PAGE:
India’s wheat planting has been delayed by at least a week due to high temperatures, threatening its output of the grain yet again after hailstorms during harvest earlier this year dragged down annual production levels for the first time since 2007. Lower wheat acreage, down around 26 percent so far this season, in the world’s No 2 wheat producer could buoy global benchmark prices of the grain that have shed 5 percent this month amid crop-friendly rains across the United States.
In India, poor wheat yields would exacerbate the pain for Prime Minister Narendra Modi’s government that is struggling to address discontent in the countryside, where dozens of farmers committed suicide earlier this year as erratic weather hit their only source of income. “Obviously it’s too early to talk about the size of the (Indian) crop but late sowing is definitely not a sign of robust production,” Indu Sharma, chief of state-run Directorate of Wheat Research, told Reuters from the northern city of Karnal.
Sharma and a farm ministry official, who oversees crop planting progress, said planting of wheat and other winter-sown crops like rapeseed had been hit due to higher temperatures. According to government data, farmers have so far planted winter crops on 24.22 million hectares, down 12.6 percent from 27.69 million hectares in the previous year. Wheat acreage is lower by more than 26 percent.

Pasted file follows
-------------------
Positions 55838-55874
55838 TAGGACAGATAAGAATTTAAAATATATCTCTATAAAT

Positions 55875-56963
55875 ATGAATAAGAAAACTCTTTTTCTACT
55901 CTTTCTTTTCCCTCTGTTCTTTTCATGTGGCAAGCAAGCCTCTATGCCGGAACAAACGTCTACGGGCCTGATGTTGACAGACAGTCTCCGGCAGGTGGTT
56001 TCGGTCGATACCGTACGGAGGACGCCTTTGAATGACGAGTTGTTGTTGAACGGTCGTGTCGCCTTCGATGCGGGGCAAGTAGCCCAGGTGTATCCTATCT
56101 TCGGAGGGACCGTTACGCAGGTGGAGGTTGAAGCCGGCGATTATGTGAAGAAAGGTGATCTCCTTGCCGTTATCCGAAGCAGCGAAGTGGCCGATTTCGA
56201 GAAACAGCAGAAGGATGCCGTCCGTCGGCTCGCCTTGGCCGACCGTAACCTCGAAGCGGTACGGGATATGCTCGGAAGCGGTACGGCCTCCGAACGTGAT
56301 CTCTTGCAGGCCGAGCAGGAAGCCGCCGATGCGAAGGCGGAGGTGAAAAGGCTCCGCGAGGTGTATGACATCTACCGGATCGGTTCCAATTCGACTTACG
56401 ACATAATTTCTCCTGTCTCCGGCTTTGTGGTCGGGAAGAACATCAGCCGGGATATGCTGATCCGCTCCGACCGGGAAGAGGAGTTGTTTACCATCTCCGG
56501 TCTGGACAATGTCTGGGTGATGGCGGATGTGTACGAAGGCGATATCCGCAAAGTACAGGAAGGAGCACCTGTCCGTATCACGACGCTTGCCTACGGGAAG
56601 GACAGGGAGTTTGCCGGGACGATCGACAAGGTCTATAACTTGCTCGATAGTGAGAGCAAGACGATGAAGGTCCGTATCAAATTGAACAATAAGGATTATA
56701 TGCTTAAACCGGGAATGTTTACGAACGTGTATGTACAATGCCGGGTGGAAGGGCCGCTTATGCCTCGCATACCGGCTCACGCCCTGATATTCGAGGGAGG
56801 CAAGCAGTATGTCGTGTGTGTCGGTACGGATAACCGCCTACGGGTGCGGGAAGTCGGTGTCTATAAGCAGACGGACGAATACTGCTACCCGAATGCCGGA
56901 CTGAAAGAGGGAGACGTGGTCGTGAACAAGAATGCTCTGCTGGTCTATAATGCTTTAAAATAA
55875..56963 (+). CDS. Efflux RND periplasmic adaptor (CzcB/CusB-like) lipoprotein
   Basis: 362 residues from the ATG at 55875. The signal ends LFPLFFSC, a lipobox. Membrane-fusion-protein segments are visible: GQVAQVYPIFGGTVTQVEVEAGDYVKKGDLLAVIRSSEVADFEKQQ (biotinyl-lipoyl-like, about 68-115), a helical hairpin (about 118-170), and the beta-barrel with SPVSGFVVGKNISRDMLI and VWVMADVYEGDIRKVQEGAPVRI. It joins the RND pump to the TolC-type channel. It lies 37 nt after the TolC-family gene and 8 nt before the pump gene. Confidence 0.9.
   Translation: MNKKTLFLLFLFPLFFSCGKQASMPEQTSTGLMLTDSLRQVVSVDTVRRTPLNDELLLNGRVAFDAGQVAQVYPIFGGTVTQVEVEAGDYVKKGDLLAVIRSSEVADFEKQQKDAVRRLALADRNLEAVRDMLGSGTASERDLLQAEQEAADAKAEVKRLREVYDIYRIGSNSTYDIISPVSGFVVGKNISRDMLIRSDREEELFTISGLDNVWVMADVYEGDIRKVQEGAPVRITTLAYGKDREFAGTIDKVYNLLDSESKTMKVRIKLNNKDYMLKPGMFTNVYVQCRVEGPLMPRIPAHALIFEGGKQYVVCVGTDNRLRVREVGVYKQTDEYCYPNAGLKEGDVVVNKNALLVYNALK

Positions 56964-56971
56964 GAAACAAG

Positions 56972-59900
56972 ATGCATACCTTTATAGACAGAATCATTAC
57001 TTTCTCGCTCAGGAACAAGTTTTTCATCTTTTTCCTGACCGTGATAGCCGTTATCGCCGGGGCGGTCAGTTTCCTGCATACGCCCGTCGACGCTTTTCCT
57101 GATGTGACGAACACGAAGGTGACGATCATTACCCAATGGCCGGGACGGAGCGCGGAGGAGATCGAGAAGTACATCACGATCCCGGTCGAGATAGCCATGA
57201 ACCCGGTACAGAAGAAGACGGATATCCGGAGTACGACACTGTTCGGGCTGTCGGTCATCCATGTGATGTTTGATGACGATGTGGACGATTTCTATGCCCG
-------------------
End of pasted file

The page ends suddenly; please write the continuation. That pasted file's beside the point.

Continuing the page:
Indian farmers grow wheat on nearly 30 million hectares, with sowing from October and harvests in March-April. Unlike most other crops, India grows only one wheat crop in a year. A sharp rise in temperatures in 2006 had cut yields, turning India into a large importer of wheat. This year, untimely hail and rains during harvest cut output to 88.94 million tonnes from 91.50 million tonnes last year.
While the country has plentiful stocks after several years of bumper output, another drop in annual production “could provide bullish momentum to global prices,” said a Singapore-based trader. “A big reduction in India’s wheat output has not been factored into the market.”
Apart from the hail and rain in March, India this year has also suffered its first back-to-back drought in three decades after the emergence of an El Nino weather pattern led to below-average annual monsoon rains. “Dry weather conditions during the time of sowing or harvests, with a frosty winter in between, is a recipe for crop loss,” said Sharma from the Directorate of Wheat Research.